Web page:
Our resources operating group recorded its first $1 billion revenue quarter. A lot of the activity in resources is related to globalization and a demand for natural resources which are generating increased demand for ERP and supply chain services. Demand in utilities is very strong and the mining industry is emerging as a major growth opportunity for us.

The public service operating group had a strong quarter growing revenues 19% in US dollars and 13% in local currency and expanding operating margin. The revenue increase was driven primarily by consulting growth in all regions especially in EMEA, and also by the continued demand in the US federal space for classified and defense work. I know there’s a lot of interest in financial services so I’ll provide a quick update.

Even in challenging times we posted 8% local currency growth in financial services. Banking clients are coming to us for cost improvement initiatives and to improve customer interaction. In insurance our asset based strategy is paying off with sales related to claims processing and policy management. And demand continues to be solid throughout Europe and North America.

Now turning to the geographic regions in the Americas, revenues grew 17% in US dollars and 14% in local currency driven by solid growth in the US, Brazil and Canada. In EMEA revenues increased 23% in US dollars and 11% in local currency driven by strong results in Italy, France and Spain. And revenues in Asia Pacific grew 19% in US dollars and 6% in local currency reflecting business expansion in Japan, China and Singapore. Our growth in Asia Pacific was partially offset by a decline in revenues in Australia.

Next I’ll take you through some of the trends that we’re seeing with our growth platforms. In management consulting we’re seeing growing demand for work associated with market entry strategies and product lifecycle management. There’s also continued demand for finance and performance management services especially in risk management. Demand for supply chain is also strong with clients looking at every aspect of their operating models from low cost country sourcing to the configuration of their manufacturing operations.

And in talent and organization performance we’re helping clients attract, develop and retain talent as well as manage their large diverse workforces over multiple geographies. In the systems integration and technology part of consulting, we’re seeing strong demand in technology consulting with the primary focus on security, data center consolidation, and workplace collaboration technologies. In systems integration we’ve invested in building a global capability of industry-leading SAP and Oracle skills and are well positioned to satisfy the continuing demand for ERP implementations.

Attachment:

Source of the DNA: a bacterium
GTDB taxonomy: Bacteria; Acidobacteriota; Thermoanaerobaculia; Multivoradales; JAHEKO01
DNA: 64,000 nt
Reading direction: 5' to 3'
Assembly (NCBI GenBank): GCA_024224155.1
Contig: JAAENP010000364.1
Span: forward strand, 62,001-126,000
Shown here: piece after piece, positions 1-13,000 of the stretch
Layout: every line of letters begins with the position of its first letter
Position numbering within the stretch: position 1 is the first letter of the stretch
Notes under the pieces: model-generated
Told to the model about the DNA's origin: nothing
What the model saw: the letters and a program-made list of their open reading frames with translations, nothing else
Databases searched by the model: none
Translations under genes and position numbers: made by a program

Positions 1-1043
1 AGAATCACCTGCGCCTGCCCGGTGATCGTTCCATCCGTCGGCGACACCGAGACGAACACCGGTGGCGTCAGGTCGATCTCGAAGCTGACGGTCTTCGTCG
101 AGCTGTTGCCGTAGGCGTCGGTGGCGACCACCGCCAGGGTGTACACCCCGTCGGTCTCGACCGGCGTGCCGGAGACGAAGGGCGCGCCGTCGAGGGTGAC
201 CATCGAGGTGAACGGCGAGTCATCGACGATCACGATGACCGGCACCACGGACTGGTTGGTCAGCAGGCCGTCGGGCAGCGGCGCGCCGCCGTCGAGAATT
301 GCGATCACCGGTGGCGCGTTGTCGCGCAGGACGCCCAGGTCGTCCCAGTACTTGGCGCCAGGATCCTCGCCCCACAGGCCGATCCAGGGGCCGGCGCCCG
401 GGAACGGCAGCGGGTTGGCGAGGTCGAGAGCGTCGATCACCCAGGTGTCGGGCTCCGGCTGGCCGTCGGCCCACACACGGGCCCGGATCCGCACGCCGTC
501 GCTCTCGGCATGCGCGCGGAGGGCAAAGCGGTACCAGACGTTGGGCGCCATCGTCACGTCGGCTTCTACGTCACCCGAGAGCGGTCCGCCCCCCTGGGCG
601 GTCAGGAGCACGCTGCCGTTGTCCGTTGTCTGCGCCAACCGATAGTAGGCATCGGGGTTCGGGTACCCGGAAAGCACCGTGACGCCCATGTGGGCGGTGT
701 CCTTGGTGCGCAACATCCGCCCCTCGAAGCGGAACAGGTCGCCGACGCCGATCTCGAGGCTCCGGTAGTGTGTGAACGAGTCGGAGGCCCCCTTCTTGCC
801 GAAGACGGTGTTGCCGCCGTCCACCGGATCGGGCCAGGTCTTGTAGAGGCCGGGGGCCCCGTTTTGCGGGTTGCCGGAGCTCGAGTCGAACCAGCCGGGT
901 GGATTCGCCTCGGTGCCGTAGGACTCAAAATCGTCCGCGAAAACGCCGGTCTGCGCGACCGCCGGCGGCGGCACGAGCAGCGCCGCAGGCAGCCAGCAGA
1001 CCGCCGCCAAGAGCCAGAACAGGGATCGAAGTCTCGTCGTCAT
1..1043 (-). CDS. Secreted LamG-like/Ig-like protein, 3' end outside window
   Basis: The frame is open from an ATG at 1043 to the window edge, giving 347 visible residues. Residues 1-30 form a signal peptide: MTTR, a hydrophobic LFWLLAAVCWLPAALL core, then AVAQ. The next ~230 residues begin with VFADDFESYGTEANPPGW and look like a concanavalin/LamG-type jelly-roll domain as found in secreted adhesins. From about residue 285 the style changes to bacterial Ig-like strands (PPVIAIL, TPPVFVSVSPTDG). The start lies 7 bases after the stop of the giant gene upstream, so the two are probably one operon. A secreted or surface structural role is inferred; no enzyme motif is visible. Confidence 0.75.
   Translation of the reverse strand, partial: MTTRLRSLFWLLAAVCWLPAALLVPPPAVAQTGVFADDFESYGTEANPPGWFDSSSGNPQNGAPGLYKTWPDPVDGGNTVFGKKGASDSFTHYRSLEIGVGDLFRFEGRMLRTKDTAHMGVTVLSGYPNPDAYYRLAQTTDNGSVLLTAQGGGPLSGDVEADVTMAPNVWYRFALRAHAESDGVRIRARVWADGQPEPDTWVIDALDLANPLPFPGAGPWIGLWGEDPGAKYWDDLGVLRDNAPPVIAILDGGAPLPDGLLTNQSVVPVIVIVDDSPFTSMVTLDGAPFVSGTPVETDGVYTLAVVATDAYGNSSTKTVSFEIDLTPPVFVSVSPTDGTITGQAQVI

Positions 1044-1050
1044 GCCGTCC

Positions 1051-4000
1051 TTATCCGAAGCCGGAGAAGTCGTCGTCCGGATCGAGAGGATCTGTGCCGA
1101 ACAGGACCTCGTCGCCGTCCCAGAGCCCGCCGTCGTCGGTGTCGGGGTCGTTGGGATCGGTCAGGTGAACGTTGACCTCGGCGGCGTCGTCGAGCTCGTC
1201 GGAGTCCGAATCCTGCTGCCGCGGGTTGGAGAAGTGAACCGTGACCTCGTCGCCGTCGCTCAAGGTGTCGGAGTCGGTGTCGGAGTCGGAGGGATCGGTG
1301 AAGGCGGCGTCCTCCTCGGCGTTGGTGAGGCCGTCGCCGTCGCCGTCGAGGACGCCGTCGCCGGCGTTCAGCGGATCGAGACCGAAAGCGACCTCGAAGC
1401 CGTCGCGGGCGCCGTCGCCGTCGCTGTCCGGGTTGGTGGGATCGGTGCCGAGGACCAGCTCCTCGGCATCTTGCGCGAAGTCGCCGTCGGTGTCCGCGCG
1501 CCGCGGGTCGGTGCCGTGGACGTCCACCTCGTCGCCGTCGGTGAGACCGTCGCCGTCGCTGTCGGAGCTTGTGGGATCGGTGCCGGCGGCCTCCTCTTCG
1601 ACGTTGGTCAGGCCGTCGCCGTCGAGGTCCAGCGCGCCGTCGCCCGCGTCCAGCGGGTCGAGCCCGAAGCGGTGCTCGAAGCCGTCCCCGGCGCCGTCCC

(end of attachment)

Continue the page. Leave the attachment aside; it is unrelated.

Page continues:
And through the Accenture technology labs we’re developing a steady stream of innovative technology offerings, many using next generation communication and collaboration software tools. The build out of our global delivery network continues to differentiate us in the marketplace. In Q3 we added centers in Argentina, Mexico, and Morocco bringing the total number of our centers to 52. We had a year-over-year headcount increase of 21% ending the quarter with nearly 77,000 people in the global delivery network.

In outsourcing we continue to benefit from the bundled outsourcing trend as clients see the advantage of outsourcing multiple processes, applications and/or infrastructure to a single provider. We’re seeing demand for application outsourcing as well as BPO with interest in procurement, talent management and learning, as well as our pharmaceutical and healthcare offerings. Before I cover operational metrics, I’d like to take a minute to update you on some of the acquisitions that we had during the quarter.

We continue to invest in targeted tactical acquisitions expanding our capabilities in several key areas and geographies. For example in Japan we acquired a company which expanded our Oracle capabilities. We also acquired a California based provider of services to global freight management and [interlining] cargo companies which strengthens our freight and logistics offerings. And we announced the acquisition of a Brazilian company which will enhance the IT and automation solutions we provide to resource clients.

Finally let me turn to a few operational metrics. We’re delighted that new bookings for the quarter were $6.8 billion including consulting bookings of nearly $4 billion; our highest quarterly consulting bookings ever and solid outsourcing bookings of $2.8 billion. In terms of our people, we ended the quarter with just over 180,000 employees, utilization was 85% and attrition was 16%, down two percentage points from Q3 last year.

We continued to pay close attention to supply and demand, balancing utilization, attrition, recruiting, and training. So to wrap things up, this was another outstanding quarter. The investments we’re making in specialized skills and capabilities, the flexibility of our operating model and our operational discipline are paying off as demonstrated by our excellent performance again this quarter.

With that let me turn it back to Pamela for our business outlook.